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Topic: A new programming Language. (Read 8483 times) previous topic - next topic

aarondc

Languages are for the weak.
Real developers code in binary.
PETAQ!


Or something.

cjdelphi

real coders use transistors...

AWOL

"My favorite programming language is solder" - Steve Ciarcia

aarondc


real coders use transistors...


Real coders use hardware?

Does not compute!

Dephi FTW!

AlxDroidDev

This made me remind of the fictional, humorous C+- (C More or Less)  language that appeared on UseNet a few decades ago.


I can't find the full complete text of the C+- joke in the web (I have it at home), but the above is complete enough.  The complete "reference to C+-"  includes keywords such as EvenIf
Some of my projects:
Shield for DS1337+, DS1624 and AT24C1024B (RTC, temp & mem): http://forum.arduino.cc/index.php/topic,126197.0.html
CHDK Camera remote shutter (BT, IR, USB): http://forum.arduino.cc/index.php?topic=295377.0

aarondc

If you're taking requests, can the new language have a [maybe] operator, allowing us to implement true fuzzy logic?? :D

cjdelphi


eddiea6987

I remember Borland Delphi , almost identical to Visual Basic
that was pretty easy to learn and start making windows applications.


Do you think that exposure to BASIC can mutilate your mind? haha
I could print the Arduino logo on a box of cereal and sell it as "Arduin-O's"

AlxDroidDev


I remember Borland Delphi , almost identical to Visual Basic
that was pretty easy to learn and start making windows applications.


Do you think that exposure to BASIC can mutilate your mind? haha


Delphi is pretty easy to learn,and extremely powerful. I started with Delphi with version 1.0, I guess around 1995. When Delphi 4 came out, I got certified from Borland and I've been making my living with Delphi since then.

I went through all the changes Borland had, the first being renamed to Inprise and nowadays it is called Embarcadero, with is a pretty idiotic name.

I really, REALLY love Delphi.
Some of my projects:
Shield for DS1337+, DS1624 and AT24C1024B (RTC, temp & mem): http://forum.arduino.cc/index.php/topic,126197.0.html
CHDK Camera remote shutter (BT, IR, USB): http://forum.arduino.cc/index.php?topic=295377.0

GoForSmoke


I remember Borland Delphi , almost identical to Visual Basic
that was pretty easy to learn and start making windows applications.


Do you think that exposure to BASIC can mutilate your mind? haha


No more than equal time spent in manacles and chains with dirty, scratched goggles on.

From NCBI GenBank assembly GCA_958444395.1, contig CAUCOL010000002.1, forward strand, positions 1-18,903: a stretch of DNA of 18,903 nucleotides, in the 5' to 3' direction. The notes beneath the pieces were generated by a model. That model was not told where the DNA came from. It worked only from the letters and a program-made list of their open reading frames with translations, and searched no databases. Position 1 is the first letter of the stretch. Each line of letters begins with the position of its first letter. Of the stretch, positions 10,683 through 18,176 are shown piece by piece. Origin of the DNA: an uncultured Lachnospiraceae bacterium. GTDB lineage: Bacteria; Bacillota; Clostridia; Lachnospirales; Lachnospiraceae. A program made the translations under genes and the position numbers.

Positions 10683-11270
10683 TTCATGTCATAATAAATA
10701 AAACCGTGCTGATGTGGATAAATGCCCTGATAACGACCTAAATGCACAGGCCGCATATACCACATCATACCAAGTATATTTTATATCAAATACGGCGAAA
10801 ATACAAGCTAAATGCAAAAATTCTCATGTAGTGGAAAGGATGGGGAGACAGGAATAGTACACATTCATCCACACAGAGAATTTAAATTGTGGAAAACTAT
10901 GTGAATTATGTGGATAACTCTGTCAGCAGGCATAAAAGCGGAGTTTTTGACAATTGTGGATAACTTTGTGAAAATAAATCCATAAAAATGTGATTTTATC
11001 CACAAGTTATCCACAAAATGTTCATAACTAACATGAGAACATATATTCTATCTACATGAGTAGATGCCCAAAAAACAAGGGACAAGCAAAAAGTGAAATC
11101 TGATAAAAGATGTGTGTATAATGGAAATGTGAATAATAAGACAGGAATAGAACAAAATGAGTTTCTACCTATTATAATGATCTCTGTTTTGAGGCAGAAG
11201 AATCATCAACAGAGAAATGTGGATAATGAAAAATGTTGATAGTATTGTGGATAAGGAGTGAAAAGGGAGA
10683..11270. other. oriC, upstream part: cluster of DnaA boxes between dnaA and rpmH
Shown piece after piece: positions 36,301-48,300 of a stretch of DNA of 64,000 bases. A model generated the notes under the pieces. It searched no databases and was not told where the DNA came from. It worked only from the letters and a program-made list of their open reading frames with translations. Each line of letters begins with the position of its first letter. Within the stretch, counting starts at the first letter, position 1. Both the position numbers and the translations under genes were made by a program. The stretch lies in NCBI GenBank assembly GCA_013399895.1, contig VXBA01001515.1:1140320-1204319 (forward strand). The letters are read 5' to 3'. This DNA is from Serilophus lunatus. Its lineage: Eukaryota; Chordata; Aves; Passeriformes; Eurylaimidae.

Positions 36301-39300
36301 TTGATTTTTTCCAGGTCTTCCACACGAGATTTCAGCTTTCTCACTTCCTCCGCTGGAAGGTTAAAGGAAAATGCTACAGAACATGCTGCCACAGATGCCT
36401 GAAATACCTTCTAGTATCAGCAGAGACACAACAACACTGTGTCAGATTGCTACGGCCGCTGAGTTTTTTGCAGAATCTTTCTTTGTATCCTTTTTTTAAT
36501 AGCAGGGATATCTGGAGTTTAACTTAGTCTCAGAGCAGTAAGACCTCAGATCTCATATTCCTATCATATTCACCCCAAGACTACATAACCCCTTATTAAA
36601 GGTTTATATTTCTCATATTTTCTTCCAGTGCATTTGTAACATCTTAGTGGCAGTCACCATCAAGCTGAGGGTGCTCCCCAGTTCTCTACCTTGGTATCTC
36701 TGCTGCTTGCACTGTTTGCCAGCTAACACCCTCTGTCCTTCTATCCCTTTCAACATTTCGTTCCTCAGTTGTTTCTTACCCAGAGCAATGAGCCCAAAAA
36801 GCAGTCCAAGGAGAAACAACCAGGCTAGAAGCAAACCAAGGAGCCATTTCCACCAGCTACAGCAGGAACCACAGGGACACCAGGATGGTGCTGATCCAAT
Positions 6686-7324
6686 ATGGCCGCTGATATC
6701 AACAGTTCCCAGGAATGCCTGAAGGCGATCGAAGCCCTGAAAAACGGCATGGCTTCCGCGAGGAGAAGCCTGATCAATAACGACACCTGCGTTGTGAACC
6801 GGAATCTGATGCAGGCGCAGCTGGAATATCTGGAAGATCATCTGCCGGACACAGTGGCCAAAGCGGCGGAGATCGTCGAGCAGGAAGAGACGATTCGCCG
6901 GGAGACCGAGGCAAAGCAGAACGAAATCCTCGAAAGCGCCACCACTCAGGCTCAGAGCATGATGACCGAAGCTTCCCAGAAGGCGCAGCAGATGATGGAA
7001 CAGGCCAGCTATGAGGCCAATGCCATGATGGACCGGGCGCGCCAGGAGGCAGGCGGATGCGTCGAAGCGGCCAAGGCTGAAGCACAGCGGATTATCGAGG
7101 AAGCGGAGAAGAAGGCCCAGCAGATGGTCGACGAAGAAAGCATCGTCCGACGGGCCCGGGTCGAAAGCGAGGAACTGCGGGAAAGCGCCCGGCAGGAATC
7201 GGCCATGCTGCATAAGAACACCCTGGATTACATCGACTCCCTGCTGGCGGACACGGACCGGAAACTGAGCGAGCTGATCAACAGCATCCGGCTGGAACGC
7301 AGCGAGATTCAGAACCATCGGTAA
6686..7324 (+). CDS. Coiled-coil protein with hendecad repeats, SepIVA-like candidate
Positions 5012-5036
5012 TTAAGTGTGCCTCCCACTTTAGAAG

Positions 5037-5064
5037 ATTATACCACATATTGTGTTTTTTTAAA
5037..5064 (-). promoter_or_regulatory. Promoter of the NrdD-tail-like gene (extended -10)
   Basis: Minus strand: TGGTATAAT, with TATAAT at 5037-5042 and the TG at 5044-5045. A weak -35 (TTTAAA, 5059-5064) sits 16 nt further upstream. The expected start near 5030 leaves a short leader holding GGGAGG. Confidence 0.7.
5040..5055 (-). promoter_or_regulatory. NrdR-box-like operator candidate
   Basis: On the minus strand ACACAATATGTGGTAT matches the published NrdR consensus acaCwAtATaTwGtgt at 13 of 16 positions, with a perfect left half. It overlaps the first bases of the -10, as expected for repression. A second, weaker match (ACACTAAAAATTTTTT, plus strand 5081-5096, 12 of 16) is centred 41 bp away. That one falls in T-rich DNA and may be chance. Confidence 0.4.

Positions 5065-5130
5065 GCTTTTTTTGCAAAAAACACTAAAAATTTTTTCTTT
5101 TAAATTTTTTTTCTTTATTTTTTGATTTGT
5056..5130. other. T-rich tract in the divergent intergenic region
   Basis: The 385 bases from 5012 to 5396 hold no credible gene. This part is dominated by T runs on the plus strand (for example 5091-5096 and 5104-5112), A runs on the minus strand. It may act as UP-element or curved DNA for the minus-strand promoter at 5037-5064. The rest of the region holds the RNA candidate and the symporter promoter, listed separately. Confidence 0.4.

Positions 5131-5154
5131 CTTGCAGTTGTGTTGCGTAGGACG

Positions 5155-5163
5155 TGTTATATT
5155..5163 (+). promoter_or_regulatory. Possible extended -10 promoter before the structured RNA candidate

1) http://gammon.com.au/blink  <-- tasking Arduino 1-2-3
2) http://gammon.com.au/serial <-- techniques howto
3) http://gammon.com.au/interrupts
Your sketch can sense ongoing process events in time.
Your sketch can make events to control it over time.

bengtb

This proposed language reminds me of Hypercard and its language HyperTalk. It was quite popular at the time.  I used it a lot. Not because I didn't known any other programming language, but because it was easy to accomplish things quickly.  Mind you, this was before the web.  Guess this dates me :-)

GoForSmoke

I remember seeing the term hypertalk. What did it run on?
1) http://gammon.com.au/blink  <-- tasking Arduino 1-2-3
2) http://gammon.com.au/serial <-- techniques howto
3) http://gammon.com.au/interrupts
Your sketch can sense ongoing process events in time.
Your sketch can make events to control it over time.

robtillaart

Quote
I remember seeing the term hypertalk. What did it run on?

the Macintosh II  and the Apple Lisa IIRC
Rob Tillaart

Nederlandse sectie - http://arduino.cc/forum/index.php/board,77.0.html -
(Please do not PM for private consultancy)

robtillaart

For me the real difference is between language paradigms, to name a few

- assembly versus high level  (portability)
- Object Oriented languages vs function oriented languages  (abstraction)
- declarative languages like SQL  (select * from languages where type is declarative) ==> define the WHAT not the HOW
- "rule based languages" like LISP and PROLOG which need an other mindset
- interpreted versus compiled  (especially an SQL interpreter which optimizes its strategy runtime is fun)
- byte code languages  (Java .NET) - I like the concept of virtualization
Rob Tillaart

Nederlandse sectie - http://arduino.cc/forum/index.php/board,77.0.html -
(Please do not PM for private consultancy)

westfw

Quote
could there be a "language" out there that makes it possible for everyone to write programs to some degree.

This has been an explicit goal of many of the languages written over the years.
The big problem is that if you get a mathematician, a statistician, a businessman, an artist, and a child in the same room with a computer, their approaches to solving their respective problems will be so different that the same language would never be "right" for all of them.

You can see some of this in current debates about the scientists that write their own computer models and tools, often with very little education in the principles of "computer science", sometimes leading to programs that are so buggy that any and all results are questionable.  Or in the fact that COBOL was extremely successful AND much hated.

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